certainly ever found in the subject of either a spiritual or a corporeal substance,
as, for example, substantiality and unity.
However, every form or all forms are in matter in potency. In itself, however,
matter is receptive to all forms. For this reason, it happened that, when forms
came to matter by the command of the creator, as the excellence of each form
required and as the aptitude of the parts of matter desired, the various species
of things were formed so that the beginnings of form, namely, corporeity and
spirituality, came to matter that was already constituted, that is, made into one
substance, and distinguished the whole of it completely into two kinds,
namely, corporeal and incorporeal substance. Afterwards, the forms accompa-
nying and attendant upon those two kinds subsequently divided them into the
many species and orders of things by the ministry of nature. At first, therefore,
what is composed of matter and form was divided into corporeal and
incorporeal substance.107
And corporeal substance, which is body, is divided into body that is an
element and into body that is composed only of the elements, as, for example,
all sensible things lower than the moon, and into body that is neither an
element [44] nor composed of the elements, as, for example, every body that
is higher than the moon. According to its distance from the motion of higher
things, body that is only an element is divided by the coming to it of hotness,
coldness, dryness, and wetness into those first four simple bodies that are called
the elements, from which this whole worldly body, namely, this sublunar
body, is entirely composed. In fact, their worldly offspring is generated from
the mixture and change of them.
But incorporeal substance is divided into rational and irrational. — One
rational substance contemplates the divine simplicity, as, for example, the
angels; another acts as a minister of the divine disposition of things, as, for
example, according to certain people, the spirits of the planets. Another is
subject to human neediness, as, for example, the human soul; still another is
consigned to eternal damnation and sent into perpetual exile among the waves,
winds, and fire within the belly of the sublunar world.108 This last kind of
107
In this paragraph, Gundissalinus argues that matter becomes one substance and
then is distinguished completely into two kinds of substance, namely, corporeal
and incorporeal substance. Gundissalinus may have in mind Book I, Chapter 2 of
Abraham ibn Daud’s The Exalted Faith where ibn Daud first discusses prime mat-
ter and then claims that substance is divisible into corporeal and incorporeal sub-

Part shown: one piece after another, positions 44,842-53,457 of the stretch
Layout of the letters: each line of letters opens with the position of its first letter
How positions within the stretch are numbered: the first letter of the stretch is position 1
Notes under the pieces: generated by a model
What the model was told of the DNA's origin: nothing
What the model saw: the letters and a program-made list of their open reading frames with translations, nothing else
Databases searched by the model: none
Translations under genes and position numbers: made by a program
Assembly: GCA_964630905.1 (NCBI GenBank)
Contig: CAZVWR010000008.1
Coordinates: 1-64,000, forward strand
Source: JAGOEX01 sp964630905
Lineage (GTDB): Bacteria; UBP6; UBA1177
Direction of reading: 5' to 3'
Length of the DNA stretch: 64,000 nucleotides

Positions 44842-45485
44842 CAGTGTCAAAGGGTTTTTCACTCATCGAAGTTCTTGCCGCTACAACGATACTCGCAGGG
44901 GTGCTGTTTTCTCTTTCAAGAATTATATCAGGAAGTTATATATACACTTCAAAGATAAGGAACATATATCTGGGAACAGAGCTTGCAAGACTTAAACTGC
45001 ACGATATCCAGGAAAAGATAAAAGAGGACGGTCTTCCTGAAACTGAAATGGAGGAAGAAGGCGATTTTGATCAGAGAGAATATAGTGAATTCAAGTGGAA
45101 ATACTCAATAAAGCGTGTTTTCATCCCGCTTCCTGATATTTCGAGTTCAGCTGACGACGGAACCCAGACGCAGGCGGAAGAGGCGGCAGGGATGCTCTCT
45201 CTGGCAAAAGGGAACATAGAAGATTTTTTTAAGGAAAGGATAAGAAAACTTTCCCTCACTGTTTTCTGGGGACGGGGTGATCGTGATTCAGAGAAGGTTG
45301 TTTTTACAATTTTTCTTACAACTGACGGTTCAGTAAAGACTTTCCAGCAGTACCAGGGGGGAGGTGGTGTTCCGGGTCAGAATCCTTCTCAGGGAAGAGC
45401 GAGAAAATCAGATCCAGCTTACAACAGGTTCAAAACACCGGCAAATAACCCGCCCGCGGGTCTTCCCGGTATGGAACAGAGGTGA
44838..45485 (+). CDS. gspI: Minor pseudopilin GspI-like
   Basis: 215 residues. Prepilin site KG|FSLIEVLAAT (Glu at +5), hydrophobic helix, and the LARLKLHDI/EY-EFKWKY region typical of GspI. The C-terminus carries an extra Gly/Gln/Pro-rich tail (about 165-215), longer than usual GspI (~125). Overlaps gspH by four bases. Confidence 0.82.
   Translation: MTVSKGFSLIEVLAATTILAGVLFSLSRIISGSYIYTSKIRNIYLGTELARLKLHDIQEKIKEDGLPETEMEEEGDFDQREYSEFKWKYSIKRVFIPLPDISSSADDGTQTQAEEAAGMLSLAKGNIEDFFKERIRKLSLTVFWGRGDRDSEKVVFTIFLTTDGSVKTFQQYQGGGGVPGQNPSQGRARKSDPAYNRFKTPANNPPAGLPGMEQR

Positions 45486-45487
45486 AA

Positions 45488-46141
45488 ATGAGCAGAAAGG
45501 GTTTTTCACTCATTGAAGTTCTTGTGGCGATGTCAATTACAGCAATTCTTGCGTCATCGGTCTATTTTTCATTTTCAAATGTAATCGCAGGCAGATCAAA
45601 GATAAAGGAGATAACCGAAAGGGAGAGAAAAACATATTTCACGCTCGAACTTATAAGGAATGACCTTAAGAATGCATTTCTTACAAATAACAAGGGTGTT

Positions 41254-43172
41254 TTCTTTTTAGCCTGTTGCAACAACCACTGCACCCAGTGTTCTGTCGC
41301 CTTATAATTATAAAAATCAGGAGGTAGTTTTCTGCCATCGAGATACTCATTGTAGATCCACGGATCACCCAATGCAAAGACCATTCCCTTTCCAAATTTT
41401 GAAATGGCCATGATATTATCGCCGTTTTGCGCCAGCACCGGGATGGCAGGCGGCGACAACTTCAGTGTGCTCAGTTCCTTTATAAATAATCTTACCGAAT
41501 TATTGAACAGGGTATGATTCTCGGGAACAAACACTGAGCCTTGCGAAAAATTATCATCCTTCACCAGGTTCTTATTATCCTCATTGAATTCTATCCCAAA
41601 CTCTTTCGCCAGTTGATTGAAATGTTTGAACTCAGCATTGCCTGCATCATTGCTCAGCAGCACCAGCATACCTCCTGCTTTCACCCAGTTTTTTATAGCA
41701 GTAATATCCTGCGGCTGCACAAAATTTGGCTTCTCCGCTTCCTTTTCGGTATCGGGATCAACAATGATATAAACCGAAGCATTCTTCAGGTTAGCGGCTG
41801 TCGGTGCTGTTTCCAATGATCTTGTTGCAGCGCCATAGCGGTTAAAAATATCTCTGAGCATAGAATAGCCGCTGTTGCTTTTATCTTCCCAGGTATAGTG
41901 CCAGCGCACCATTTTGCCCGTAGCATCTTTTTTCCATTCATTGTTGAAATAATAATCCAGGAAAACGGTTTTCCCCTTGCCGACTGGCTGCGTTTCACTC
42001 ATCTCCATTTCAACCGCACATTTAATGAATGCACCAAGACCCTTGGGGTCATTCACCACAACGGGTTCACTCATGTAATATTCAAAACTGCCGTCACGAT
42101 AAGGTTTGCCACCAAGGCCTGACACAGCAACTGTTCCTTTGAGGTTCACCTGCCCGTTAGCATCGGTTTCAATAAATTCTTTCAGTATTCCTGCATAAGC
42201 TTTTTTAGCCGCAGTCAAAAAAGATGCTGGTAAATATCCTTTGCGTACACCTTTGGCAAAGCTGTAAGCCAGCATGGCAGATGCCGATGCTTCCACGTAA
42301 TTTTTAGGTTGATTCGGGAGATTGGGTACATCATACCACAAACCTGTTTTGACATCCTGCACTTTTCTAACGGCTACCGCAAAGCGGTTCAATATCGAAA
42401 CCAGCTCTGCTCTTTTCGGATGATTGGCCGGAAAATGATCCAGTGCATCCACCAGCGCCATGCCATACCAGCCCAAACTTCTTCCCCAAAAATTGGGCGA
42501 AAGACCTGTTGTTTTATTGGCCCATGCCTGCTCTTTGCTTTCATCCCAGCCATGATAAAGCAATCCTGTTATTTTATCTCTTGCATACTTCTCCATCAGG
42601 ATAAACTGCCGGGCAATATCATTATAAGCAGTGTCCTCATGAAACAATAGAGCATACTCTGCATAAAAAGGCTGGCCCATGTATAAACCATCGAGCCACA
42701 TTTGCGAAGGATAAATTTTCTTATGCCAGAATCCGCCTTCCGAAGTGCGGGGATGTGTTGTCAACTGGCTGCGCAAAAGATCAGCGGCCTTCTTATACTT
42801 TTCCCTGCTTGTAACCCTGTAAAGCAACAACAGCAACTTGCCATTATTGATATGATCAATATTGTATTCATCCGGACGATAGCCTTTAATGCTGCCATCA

stance.
108
While discussing the spirits in Book II of his De essentiis, Hermann of Carinthia
says: “. . . part is contemplating the divine simplicity, part is ministering the divine
disposition, part also is yielding to the necessities of mankind, but part is con-
The Procession of the World 69

rational substance is immortal and is, as Augustine maintains, altogether


incorporeal, having an ethereal body that is, because of its simple nature,
perfect and, therefore, incorruptible. But Apuleius [45] defined a demon in
this way: a demon is an immortal, rational, and airy animate being that can
suffer. Hence, demons are said to feel pity, to suffer distress, to be glad, to
become angry, to be exposed to all of the affections of the human soul, and to
fluctuate through all the turmoil of thoughts by a similar motion of the heart
and the billow of the mind.109 — Irrational substance, however, is divided into
nature, the vegetative soul, and the sensitive soul.
But with the exception of the things composed of the elements and the
irrational substances, all these things discussed before, since they were gener-
ated from the first union of matter and form, which are simple things, are all
therefore incorruptible and are called “a lasting offspring” since, from that
moment in which they came to be simultaneously [46] begotten, none is ever
destroyed by corruption. Hence, no incorporeal substance and no corporeal
substance, insofar as it is a body, can be corrupted.110 For God is incorruptible
and immutable as well as those things that he willed to make first. And he
bestowed this as a gift in order that they might approach a likeness of him by
reason of the fact that they would utterly lack an end. For the eternal one could
not create eternal things, because, if it is a creature, then surely it is not eternal.
And nonetheless, he made what he could, because from the things to which he
gave a beginning through himself he took an end away in order that, since on
account of their beginning they cannot wholly have eternity, they might at least
have something of eternity in the other direction, since they would be without

demned to eternal damnation and, as if deported below the boundary of the


sublunary world, and torn apart by earth, waves, winds and flames, is kept in
perpetual exile and misery” (p. 185).
109
Though Gundissalinus refers to Augustine and Apuleius in this passage, refer-